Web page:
Then it all fell apart. Every media outlet not named the New York Post nailed down the death toll at three, and the Post was left looking rather silly.
Then the paper reported that a Saudi national kept under guard at a local hospital had been named a "suspect." That, too, turned out to be false.
Thursday, the Post managed to really outdo itself, splashing a photo of two dark-skinned young men who the paper claimed were sought by the FBI. "BAG MEN," the headline screamed, "Feds seek these two pictured at Boston Marathon."
ABC News tracked down one of the two men, a 17-year-old runner named Salah Barhoun, who said he had decided to watch the race when he couldn't run it. "It's the worst feeling that I can possibly feel," he told ABC. "I'm only 17."
Call it the tabloid death spiral: attempting to make readers forget yesterday's inaccuracies with even worse conjecture on today's front page. When asked to comment on the article, New York Post editor Col Allan said he stands by the story:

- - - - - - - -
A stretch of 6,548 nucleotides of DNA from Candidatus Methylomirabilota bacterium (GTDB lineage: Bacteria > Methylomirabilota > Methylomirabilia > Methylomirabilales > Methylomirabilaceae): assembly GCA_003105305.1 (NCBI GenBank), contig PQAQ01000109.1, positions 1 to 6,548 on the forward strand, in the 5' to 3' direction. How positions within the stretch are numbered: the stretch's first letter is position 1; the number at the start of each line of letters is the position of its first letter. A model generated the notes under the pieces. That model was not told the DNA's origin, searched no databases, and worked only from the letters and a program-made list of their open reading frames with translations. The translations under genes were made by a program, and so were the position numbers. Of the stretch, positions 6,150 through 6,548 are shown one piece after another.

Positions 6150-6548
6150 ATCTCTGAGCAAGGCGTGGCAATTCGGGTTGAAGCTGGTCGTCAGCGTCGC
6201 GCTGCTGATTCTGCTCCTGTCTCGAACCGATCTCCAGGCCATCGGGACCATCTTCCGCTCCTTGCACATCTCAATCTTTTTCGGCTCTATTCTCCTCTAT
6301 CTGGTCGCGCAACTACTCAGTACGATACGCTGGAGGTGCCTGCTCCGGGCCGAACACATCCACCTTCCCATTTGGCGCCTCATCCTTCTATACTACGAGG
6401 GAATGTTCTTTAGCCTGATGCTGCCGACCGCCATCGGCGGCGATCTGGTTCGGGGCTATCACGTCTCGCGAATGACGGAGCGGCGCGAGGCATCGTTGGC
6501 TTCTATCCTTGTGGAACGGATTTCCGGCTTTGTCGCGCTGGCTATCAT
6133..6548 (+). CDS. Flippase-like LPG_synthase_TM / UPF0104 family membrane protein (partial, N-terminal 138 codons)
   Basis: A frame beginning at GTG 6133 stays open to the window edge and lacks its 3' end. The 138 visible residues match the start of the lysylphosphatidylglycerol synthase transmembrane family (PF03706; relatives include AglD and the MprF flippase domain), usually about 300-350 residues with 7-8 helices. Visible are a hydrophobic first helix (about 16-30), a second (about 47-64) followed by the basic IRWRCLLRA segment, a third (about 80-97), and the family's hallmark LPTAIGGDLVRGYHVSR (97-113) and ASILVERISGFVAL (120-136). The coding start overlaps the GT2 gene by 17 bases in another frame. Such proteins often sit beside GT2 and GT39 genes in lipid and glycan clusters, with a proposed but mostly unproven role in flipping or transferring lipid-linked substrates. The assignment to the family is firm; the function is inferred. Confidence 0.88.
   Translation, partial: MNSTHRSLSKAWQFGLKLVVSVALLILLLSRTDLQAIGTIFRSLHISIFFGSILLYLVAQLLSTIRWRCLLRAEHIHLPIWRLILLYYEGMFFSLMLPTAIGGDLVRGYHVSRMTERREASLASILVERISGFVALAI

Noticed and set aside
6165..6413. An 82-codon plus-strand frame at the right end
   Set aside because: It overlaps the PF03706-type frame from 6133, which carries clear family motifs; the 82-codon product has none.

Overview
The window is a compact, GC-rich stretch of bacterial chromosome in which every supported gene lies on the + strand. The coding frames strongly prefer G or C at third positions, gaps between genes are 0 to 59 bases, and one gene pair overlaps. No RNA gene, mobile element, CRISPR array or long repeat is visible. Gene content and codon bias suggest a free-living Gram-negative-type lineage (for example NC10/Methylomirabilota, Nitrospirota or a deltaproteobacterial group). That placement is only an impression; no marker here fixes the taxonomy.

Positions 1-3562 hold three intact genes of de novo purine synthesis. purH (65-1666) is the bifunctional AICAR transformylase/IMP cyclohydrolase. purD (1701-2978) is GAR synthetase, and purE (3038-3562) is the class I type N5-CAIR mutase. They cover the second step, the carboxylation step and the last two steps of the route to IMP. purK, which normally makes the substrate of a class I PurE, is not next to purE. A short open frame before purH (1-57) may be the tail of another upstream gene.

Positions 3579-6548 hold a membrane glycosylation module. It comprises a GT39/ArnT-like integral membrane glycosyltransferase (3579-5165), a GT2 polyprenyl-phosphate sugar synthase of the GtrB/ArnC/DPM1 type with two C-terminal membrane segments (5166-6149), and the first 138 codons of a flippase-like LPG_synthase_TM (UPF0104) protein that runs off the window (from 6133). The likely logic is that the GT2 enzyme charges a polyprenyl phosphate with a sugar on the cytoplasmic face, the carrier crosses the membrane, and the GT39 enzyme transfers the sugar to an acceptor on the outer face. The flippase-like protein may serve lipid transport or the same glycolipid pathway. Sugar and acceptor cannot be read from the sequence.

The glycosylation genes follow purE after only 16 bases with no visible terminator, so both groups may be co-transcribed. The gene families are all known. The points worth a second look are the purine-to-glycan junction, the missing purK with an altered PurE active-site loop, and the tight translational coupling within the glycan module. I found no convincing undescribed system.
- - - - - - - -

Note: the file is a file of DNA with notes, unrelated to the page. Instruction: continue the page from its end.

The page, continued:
We stand by our story. The image was emailed to law enforcement agencies yesterday [Wednesday] afternoon seeking information about these men, as our story reported. We did not identify them as suspects.
Thursday afternoon, the Post caught up somewhat to the facts, reporting that the two men on their cover had been cleared by investigators.
In all fairness, the paper has gotten some things right in its coverage. As Vanity Fair points out (for another priceless take on the paper's editorial strategy, see the Onion):
The New York Post correctly reported that the Boston Marathon takes place in Boston, Massachusetts.
"Boston" is spelled correctly.
The current governor of the state is Deval Patrick
Participants in the Boston Marathon are, in American English, colloquially referred to as "runners."
Massachusetts General Hospital is a medical facility.
So what's going on at the Post? In its initial story on the attacks the one that pegged the death toll at 12 the paper has simply scrubbed its initial, inaccurate reporting from the story. The number "12" is nowhere to be found, nor is a death toll. Meanwhile, its story on the Saudi "suspect" remained online without a correction, editor's note, or any kind of acknowledgement that it is completely false.